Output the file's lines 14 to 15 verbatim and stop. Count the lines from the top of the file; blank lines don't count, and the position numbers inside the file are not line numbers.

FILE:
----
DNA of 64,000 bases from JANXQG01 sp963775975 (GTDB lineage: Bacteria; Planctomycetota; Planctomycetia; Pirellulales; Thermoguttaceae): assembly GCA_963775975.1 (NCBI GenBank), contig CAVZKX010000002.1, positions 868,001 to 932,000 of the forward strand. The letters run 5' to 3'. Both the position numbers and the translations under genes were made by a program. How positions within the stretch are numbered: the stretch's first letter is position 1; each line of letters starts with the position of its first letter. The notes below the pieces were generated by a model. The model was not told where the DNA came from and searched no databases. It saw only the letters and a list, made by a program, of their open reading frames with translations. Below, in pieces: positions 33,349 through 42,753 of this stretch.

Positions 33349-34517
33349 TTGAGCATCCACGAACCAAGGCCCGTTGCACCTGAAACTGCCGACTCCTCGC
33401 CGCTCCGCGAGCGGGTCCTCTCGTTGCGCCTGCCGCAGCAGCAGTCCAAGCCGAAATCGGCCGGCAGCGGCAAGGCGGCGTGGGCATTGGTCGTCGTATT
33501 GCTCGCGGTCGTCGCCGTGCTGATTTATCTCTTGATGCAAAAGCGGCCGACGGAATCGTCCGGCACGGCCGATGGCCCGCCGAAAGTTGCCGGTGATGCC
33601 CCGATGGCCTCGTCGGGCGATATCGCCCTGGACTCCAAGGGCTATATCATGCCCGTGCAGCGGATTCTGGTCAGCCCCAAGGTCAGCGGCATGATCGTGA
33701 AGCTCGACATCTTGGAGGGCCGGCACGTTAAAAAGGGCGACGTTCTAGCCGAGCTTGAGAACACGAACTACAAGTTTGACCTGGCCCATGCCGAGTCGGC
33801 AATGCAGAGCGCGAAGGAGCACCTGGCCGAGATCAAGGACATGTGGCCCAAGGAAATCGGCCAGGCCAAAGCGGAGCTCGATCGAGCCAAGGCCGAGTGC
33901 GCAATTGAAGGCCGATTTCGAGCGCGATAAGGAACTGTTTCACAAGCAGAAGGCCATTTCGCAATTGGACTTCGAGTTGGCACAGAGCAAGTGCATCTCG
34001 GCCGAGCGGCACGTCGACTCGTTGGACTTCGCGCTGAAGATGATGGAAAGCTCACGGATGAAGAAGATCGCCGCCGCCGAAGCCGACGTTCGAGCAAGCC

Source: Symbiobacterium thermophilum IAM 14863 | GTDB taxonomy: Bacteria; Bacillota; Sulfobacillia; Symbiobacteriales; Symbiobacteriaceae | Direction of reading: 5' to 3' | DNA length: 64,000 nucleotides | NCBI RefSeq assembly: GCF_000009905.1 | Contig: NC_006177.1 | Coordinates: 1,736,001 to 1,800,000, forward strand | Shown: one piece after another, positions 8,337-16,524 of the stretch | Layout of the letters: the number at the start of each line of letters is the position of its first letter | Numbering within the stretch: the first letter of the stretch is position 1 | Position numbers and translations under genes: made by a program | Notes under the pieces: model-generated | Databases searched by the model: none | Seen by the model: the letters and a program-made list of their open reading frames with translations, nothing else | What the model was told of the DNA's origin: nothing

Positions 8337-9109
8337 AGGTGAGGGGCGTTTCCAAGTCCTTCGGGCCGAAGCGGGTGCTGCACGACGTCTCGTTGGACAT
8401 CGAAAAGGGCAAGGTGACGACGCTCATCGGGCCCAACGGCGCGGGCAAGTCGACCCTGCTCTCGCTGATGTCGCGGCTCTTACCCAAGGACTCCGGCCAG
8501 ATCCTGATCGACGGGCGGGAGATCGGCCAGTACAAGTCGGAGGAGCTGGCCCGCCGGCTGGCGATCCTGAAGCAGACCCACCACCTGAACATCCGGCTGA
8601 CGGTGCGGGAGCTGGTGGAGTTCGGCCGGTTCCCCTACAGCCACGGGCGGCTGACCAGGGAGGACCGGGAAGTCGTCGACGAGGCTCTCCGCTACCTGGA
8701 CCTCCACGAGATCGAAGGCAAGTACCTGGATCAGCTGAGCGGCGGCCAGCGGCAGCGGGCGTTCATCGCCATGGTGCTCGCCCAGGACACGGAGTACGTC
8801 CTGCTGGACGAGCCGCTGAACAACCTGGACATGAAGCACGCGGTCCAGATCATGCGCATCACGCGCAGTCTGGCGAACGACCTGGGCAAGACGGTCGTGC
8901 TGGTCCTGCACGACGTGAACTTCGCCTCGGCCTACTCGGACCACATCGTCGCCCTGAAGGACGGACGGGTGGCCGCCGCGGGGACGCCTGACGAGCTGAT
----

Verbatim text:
8401 CGAAAAGGGCAAGGTGACGACGCTCATCGGGCCCAACGGCGCGGGCAAGTCGACCCTGCTCTCGCTGATGTCGCGGCTCTTACCCAAGGACTCCGGCCAG
8501 ATCCTGATCGACGGGCGGGAGATCGGCCAGTACAAGTCGGAGGAGCTGGCCCGCCGGCTGGCGATCCTGAAGCAGACCCACCACCTGAACATCCGGCTGA